Supply and Demand
The board of the nation’s second largest district, with a K-12 student enrollment of three quarters of a million, Los Angeles Unified School District (LAUSD) last month approved a controversial plan to toughen graduation requirements — a plan which requires all students to complete two years of foreign language study as part of the college-prep curriculum in order to get a diploma.
Jose Huizar, who campaigned for the curriculum requirement, called it a profound high school reform that would have implications throughout the district, lifting it out of “perpetual mediocrity.” “This is one of the most significant reforms this district is embarking on in the last 20 years. The payoffs will be huge, the impacts will be huge,” he said after the vote. “Really what this is about is providing thousands of students an opportunity to attend college — an opportunity denied to them with the current policies and practices.”
The University of California and the California State University systems require applicants to complete two years each of history/social studies, laboratory science, foreign language; three years of math; four years of English; one year of visual or performing arts; and one year of a college-preparatory elective. LAUSD already required most of these courses to graduate with the notable exception of Algebra II and the two years of foreign language.
The most remarkable aspect of the policy change was the extent of support for the move from parents and students despite the fact that it will make graduation harder. Hundreds of students wore T-shirts that read “Let me choose my future,” and chanted “Give us life prep, not a life sentence,” before the board meeting. They mobilized in support of the move because they recognize that colleges and employers are demanding language skills.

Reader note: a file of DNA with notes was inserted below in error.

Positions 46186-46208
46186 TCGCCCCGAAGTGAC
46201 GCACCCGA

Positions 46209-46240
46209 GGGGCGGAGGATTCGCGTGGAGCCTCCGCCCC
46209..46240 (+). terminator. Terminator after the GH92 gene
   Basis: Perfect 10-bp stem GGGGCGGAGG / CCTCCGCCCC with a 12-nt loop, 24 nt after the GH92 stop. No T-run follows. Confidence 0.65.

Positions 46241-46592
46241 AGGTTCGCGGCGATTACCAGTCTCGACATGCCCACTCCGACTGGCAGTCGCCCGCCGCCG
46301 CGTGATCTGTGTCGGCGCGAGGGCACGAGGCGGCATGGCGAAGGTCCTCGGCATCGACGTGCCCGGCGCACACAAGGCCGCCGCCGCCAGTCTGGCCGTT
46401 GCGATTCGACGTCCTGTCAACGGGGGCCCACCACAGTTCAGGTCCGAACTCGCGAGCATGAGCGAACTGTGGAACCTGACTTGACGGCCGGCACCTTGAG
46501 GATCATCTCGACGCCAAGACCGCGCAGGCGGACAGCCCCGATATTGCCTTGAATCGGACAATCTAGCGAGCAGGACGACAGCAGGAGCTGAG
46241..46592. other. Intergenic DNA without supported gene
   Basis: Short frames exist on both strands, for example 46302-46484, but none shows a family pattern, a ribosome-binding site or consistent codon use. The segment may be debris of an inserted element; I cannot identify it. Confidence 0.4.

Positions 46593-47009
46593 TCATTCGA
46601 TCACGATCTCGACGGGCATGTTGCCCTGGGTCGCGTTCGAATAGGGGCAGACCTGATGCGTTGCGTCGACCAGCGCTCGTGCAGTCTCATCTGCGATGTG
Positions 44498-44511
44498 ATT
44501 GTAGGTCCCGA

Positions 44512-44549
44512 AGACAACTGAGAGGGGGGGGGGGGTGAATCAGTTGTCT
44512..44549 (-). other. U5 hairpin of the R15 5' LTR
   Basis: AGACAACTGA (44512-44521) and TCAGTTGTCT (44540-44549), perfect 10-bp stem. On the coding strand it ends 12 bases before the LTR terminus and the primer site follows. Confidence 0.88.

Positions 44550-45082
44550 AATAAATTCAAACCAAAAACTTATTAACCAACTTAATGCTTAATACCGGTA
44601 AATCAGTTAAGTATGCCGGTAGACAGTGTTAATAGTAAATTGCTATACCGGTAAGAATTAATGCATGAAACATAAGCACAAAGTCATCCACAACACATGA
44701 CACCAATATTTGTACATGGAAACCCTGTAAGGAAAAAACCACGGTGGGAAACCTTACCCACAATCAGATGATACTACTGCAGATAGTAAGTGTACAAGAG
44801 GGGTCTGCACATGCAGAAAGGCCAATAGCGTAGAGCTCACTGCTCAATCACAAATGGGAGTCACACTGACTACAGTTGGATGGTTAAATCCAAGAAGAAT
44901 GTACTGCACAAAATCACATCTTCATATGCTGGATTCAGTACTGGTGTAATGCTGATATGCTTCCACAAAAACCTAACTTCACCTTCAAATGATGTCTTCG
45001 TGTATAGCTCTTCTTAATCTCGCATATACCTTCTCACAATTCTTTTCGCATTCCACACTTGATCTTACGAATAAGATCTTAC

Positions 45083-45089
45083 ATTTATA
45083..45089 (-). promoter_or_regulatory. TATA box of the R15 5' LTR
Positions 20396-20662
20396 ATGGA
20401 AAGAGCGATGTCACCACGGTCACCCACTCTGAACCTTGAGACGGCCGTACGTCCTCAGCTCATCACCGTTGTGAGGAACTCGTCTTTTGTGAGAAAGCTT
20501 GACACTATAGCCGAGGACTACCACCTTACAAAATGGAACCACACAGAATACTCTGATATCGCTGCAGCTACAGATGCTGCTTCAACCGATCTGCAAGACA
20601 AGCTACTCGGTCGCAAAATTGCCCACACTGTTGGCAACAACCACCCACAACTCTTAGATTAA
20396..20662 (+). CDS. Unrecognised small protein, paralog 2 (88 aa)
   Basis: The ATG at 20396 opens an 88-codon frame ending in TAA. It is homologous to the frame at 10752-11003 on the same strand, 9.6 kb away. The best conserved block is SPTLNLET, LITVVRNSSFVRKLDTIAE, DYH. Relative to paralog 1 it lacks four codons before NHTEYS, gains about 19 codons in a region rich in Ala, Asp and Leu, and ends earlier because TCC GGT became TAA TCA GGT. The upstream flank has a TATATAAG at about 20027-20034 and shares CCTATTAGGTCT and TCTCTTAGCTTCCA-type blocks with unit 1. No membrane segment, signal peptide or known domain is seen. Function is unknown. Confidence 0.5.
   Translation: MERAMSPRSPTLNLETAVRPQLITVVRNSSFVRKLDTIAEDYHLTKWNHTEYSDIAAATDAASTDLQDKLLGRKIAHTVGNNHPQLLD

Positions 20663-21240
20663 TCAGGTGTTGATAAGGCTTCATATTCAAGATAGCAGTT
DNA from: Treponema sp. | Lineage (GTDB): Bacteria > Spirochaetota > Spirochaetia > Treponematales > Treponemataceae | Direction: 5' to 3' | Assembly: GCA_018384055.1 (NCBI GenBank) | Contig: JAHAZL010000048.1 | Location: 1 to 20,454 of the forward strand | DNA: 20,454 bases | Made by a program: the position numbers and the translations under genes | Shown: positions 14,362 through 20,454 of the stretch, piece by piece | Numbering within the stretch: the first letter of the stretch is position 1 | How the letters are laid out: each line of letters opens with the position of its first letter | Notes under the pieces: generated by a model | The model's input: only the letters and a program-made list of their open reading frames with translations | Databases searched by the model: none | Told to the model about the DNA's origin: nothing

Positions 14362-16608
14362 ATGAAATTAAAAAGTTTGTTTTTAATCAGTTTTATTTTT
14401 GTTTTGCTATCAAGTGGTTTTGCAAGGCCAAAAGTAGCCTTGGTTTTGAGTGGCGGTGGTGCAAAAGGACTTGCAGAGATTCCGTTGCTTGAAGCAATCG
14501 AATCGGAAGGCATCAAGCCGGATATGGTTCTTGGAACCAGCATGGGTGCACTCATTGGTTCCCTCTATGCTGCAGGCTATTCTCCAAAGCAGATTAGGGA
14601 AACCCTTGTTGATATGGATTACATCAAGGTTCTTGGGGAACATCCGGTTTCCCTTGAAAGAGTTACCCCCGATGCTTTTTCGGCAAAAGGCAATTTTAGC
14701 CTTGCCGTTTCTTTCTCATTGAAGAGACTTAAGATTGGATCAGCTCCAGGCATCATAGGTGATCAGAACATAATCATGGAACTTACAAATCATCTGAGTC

High schools have to adapt to the demands of employers and colleges even if it further extends already stretched budgets. Of course, schools are under a lot of pressure to lower their drop-out rates and will resist any moves which make graduation more difficult, but their role should be to produce graduates capable of going to college and getting worthwhile jobs. We must not settle for schools which do not offer our children the opportunities they all deserve. If this means increasing education budgets, so be it. Investing for the future is generally a wise course of action.
IN THIS ISSUE:
Helping Kids Who Are Not From Around Here Feel at Home
Jane D. Hill offers a framework to help rural schools assimilate English Language Learners
Publish, Profit or Perish
Steven Donahue recommends self-publishing for aspiring teacher-authors
Now that you are ready to become a published author, here is a selection of companies that provide short-run publishing and print-on-demand services
The Whys and Wherefores
Dounald Thomas reveals what motivates students to study abroad and what they can expect to gain from it
Hannah Zeiler goes off the beaten track in search
of Spain’s less obvious language learning destinations
Domenico Maceri looks at the long-term value of bilingual education
Richard Lederer and Boo-yah! A Guide to Teenspeak